Personal Resource Center
If you have someone (a spouse, children, a partner, or an aging parent) who is dependent on your financial or physical assistance, it's important to have life insurance so they are able to survive financially in the event the unthinkable happens. If you're single with no one depending on you, you may want to carry life insurance if you have outstanding debt that has a co-signer.3
Sometimes employers offer life insurance benefits. Because your employer will typically qualify for a group rate and contribute to the policy cost, employer-based life insurance may cost less than what you'd find on the open market. However, as you age group insurance may become more expensive, and if you leave your employer you may lose coverage. Additionally, the policy you get through work may not provide enough coverage.
Advisors usually recommend having coverage equal to seven to 10 times your salary.4 So if you earn $50,000 a year, for example, you should consider buying somewhere between $350,000 to $500,000 of insurance. So even if you can get life insurance through your employer, you may need to purchase your own supplemental policy.
Getting life insurance is easier than you think
An earlier study by Life Happens and LIMRA found that 80% of people overestimate how much life insurance costs.5 Life insurance doesn't have to be expensive at all, especially if you enroll when you're younger and in good health.
Permanent vs. Term Life Insurance
When it comes to choosing the right type of insurance, you have two main options: permanent and term.
- Permanent insurance is designed to cover you for your entire life. There can also be an investment component or cash value to help you grow money tax-deferred. Modern policies also allow you to bundle your insurances. The death benefit can serve two purposes; protect your loved ones when you die or protect you if you need long-term care. Some policies allow you to access the death benefit while living to help pay for LTC expenses.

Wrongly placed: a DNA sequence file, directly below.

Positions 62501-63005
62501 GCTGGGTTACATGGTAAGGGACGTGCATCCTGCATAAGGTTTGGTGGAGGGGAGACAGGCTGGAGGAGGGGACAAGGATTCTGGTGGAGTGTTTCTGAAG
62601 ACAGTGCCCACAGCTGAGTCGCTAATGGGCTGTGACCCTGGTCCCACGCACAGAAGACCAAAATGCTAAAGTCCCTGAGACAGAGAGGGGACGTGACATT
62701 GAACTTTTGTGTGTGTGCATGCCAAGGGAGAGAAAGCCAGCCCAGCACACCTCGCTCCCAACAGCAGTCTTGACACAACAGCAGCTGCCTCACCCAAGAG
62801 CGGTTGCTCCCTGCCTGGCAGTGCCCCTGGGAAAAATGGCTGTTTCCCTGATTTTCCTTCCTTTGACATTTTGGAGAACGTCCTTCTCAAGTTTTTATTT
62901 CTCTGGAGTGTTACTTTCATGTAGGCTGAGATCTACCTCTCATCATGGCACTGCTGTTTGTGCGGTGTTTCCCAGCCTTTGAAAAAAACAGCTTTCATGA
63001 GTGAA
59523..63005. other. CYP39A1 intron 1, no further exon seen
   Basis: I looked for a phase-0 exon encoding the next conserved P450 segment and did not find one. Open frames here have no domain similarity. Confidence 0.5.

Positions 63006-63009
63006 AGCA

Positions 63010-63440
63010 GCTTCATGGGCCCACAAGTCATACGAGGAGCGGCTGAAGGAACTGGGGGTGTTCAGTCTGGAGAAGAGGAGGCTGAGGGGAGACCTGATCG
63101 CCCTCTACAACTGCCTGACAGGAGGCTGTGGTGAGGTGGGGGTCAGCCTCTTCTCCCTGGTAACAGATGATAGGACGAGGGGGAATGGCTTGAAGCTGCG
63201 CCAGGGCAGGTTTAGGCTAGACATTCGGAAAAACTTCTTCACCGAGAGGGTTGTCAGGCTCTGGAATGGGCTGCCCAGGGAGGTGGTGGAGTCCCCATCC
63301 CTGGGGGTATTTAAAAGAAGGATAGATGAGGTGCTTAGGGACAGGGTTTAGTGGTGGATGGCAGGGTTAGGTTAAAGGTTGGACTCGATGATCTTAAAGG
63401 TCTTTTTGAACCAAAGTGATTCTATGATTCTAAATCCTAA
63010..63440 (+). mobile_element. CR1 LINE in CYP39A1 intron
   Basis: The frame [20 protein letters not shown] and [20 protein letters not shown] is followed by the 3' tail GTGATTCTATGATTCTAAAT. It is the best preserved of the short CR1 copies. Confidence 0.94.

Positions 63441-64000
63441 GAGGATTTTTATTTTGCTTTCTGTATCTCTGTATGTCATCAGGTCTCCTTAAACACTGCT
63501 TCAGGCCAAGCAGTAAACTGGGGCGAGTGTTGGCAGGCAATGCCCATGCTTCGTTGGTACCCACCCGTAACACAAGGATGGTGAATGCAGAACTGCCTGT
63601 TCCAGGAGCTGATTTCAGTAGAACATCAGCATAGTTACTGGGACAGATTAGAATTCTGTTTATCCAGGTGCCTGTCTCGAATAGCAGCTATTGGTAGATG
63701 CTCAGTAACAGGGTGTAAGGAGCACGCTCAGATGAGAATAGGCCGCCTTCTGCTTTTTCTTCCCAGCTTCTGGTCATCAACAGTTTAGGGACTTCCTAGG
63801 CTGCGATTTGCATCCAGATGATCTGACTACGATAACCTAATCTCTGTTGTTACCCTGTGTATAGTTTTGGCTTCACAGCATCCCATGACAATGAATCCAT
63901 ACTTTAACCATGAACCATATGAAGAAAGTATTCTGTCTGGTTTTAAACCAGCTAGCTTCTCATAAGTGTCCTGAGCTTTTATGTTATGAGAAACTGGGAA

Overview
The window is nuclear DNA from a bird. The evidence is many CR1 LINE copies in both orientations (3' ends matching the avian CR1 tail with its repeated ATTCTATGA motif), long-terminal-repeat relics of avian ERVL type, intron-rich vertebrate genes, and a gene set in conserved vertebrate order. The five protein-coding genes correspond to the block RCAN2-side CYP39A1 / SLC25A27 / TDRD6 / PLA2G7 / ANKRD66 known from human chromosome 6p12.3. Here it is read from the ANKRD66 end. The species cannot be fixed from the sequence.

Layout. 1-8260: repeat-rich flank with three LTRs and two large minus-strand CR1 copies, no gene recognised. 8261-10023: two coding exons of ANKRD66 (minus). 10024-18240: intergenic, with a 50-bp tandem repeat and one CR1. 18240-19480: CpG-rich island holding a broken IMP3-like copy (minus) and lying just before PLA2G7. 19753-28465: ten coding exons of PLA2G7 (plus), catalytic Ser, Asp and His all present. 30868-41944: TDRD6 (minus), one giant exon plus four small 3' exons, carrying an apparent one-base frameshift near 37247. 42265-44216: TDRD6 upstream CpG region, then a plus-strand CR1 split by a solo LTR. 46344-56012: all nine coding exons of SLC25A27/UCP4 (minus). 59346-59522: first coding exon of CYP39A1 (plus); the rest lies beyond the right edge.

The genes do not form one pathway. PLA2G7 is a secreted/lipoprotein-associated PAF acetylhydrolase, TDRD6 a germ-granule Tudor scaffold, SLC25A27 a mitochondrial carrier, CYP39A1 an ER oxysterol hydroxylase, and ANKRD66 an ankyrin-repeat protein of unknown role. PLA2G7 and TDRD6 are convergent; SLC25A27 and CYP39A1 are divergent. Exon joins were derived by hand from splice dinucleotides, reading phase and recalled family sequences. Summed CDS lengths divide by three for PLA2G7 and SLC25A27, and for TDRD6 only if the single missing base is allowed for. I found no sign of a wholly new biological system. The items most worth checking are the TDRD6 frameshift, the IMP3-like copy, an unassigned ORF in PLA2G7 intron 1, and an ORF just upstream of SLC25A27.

- Term life insurance, on the other hand, covers you for a set period of time (such as 20 or 30 years). Essentially, it's meant to protect your dependents in case you die early, with no other value other than the death benefit. It's the more simple form of life insurance, and it usually costs less.
According to research by personal finance site NerdWallet, a 20-year, $250,000 term life insurance policy could cost as little as $157 per year for a 30-year-old, non-smoking man. For a 30-year-old woman who is a non-smoker, it could be as little as $139 per year.6
At Synovus, we have two ways to help you explore insurance solutions:
1 – Visit a local branch or email email@example.com. We'll get you in touch with an advisor to answer your questions.
2 – Visit us online. We partner with COVR to make life insurance policies easy to choose from. You may even qualify with no medical exam.